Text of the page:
Sheppard Air Force Base, just north of the city limits of Wichita Falls in Wichita County, houses the Eightieth Flying Training Wing and the Eighty-second Training Wing. The base was one of a series of flight-training facilities established by the United States Army Air Corps in 1940–41. In 1940 Maj. Gen. Rush B. Lincoln, then commander of the United States Army Air Corps Technical Training Schools, was attracted to the flat pastureland just north of Wichita Falls. J. S. Birdwell offered to sell 300 acres of his cattle ranch to the government for one dollar. Congress accepted. Later an additional 500 acres was added to the site. Construction of the base began on June 12, 1941, and was completed on October 17. The training facility was named Sheppard Field, in honor of Texas senator John Morris Sheppard, who had died six months earlier. Col. Edward C. Black and a staff of eighteen took command of the base. Two months later the first 300 troops arrived. The cadets were trained as mechanics of medium bombers and gliders and as glider pilots. Some of the personnel also received liaison-pilot training. The last year of the war the base became the only helicopter-pilot training school in the nation and housed a military air-traffic school. In 1945 the base reached its peak strength, 46,304, the largest concentration of American air corps troops in the world.
Within six months after the defeat of Japan, orders were issued to deactivate the field temporarily, and the city of Wichita Falls received a lease to the property. Over the next two years the National Guard used twenty of the buildings, and a few others were moved into the city for use by Wichita General Hospital and Midwestern Hospital. In April 1948 the air force asked that Sheppard Field be "frozen" to prevent further disposal of base property. Months later the base was reactivated. In early September seven men and one officer arrived to prepare the field for the 21,000 men expected to arrive by December. Col. Samuel C. Gurney, Jr., was the first commanding officer of the reactivated base, which was renamed Sheppard Air Force Base. Over the next three decades the airfield expanded to 5,400 acres, became the home of 3,500 permanent military personnel, annually drew just over 4,000 students including Dutch and German nationals, and employed 2,000 private citizens. Three training schools were stationed at the base. The 3750th Technical School trained students in aircraft maintenance, transportation, communication, civil engineering, and field training. The population of the base reached 13,861 in 1960. During the 1960s the school became the center for Titan and Atlas intercontinental missiles. Later, Thor and Jupiter intercontinental ballistic missile training was added. By the mid-1960s these training activities had been discontinued. The 3630th Flying Training Wing conducted two undergraduate pilot-training programs, one for West Germany and the other for South Vietnamese helicopter pilots (1965–71). Between 1960 and 1965 the Strategic Air Command had an operational wing stationed at the base. The 3630th subsequently conducted aerospace rescue schools and weather instruction. In January 1973 the 3630th Flying Training Wing was redesignated as the Eightieth Flying Training Wing. This wing conducts fighter-oriented pilot training for NATO countries. The Air Force Medical Service School relocated to Sheppard from Gunter Air Force Base in Alabama in 1966. The name was changed to the School of Health Care Sciences in 1971, and it was designated the 3790th Medical Service Training Wing in 1988. It offers medical training in dentistry, medicine, veterinary medicine, nursing, and support services and manages a hospital. Population of the base had declined to 3,825 in 1990. By the early 1990s Sheppard Air Force Base began the realignment and streamlining of many of its units. The Air Training Command became the Air Education and Training Command in July 1993, and Sheppard Training Center was renamed the Eighty-second Training Wing. By 2005 the facility had a total base population of 27,972, including both military and civilian operating personnel. The base maintains an elementary school, a theater, a youth center, a bank, and a base exchange. The Sheppard Air Force Base Heritage Center includes artifact exhibits and archives.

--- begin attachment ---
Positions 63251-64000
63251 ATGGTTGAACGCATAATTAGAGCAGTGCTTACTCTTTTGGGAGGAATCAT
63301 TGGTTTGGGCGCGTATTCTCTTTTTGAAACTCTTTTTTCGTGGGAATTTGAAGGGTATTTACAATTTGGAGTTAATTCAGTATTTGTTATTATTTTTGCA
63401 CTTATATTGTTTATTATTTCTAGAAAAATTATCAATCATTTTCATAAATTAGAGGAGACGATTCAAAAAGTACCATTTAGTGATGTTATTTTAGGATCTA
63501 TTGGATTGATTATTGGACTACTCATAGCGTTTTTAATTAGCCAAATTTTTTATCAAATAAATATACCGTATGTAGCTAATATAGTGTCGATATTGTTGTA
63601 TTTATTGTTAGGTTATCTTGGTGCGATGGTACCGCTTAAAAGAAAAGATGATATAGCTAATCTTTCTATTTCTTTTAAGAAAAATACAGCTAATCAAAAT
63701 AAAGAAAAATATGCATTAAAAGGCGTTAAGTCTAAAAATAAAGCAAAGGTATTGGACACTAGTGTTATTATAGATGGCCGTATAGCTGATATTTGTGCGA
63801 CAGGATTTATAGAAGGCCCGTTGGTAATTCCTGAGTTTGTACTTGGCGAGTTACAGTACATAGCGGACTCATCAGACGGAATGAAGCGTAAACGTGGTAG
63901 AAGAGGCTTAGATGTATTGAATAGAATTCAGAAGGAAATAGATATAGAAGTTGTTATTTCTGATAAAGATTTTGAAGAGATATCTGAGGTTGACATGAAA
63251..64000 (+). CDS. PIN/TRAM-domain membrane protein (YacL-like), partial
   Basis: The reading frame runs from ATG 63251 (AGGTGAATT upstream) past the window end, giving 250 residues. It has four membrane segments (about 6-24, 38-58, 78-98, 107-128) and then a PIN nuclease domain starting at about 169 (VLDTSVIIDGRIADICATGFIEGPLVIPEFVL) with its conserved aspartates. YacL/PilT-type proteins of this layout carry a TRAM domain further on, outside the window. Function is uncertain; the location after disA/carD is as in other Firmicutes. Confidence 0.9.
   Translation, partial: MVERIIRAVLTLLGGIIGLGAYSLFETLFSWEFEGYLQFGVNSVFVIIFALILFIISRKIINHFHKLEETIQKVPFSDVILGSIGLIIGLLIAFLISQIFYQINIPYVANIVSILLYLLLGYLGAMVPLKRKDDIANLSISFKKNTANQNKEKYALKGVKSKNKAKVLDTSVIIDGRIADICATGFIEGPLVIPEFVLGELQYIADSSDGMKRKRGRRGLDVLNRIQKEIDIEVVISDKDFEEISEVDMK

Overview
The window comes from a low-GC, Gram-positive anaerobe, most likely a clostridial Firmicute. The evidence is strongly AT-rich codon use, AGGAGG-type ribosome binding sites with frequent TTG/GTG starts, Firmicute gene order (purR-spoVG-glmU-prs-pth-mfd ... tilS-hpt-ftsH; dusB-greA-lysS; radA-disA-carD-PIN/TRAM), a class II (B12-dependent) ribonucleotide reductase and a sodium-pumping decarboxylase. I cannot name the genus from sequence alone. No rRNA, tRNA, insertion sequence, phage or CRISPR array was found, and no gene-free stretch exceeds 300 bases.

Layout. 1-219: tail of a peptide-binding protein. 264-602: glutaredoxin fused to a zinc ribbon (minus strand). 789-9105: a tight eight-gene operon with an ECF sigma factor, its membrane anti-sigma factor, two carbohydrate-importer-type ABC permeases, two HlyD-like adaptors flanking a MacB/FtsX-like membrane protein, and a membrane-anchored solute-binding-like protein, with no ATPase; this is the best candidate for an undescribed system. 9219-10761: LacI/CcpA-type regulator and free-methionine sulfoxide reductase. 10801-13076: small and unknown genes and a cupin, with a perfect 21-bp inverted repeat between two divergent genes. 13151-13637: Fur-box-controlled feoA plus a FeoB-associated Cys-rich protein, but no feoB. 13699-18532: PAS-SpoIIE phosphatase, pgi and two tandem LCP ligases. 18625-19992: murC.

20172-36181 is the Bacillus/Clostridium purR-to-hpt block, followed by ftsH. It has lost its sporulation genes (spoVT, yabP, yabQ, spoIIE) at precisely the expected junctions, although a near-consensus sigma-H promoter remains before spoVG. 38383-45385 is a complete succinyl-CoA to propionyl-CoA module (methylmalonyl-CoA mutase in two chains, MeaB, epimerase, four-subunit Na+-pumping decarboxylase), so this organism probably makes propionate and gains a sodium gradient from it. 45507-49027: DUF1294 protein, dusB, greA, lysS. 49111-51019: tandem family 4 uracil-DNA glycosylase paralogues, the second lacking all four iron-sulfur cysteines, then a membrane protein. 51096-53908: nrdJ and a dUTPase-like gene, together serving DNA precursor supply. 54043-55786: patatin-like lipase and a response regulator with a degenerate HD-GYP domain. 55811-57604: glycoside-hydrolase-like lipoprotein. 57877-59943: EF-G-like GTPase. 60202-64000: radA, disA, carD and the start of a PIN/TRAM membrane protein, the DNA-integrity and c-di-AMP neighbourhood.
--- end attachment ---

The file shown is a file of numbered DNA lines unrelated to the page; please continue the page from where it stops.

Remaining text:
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Louise Kelly, Wichita County Beginnings (Burnet, Texas: Eakin Press, 1982). Sheppard Air Force Base (http://www.sheppard.af.mil), accessed March 29, 2005. Sheppard Senator, September 8, 1981. Vertical Files, Dolph Briscoe Center for American History, University of Texas at Austin. Wichita Falls Times, May 15, 1957.
The following, adapted from the Chicago Manual of Style, 15th edition, is the preferred citation for this entry.
“Sheppard Air Force Base,”
Handbook of Texas Online,
accessed May 16, 2022,
Published by the Texas State Historical Association.
Original Publication Date:
Most Recent Revision Date:
June 1, 1995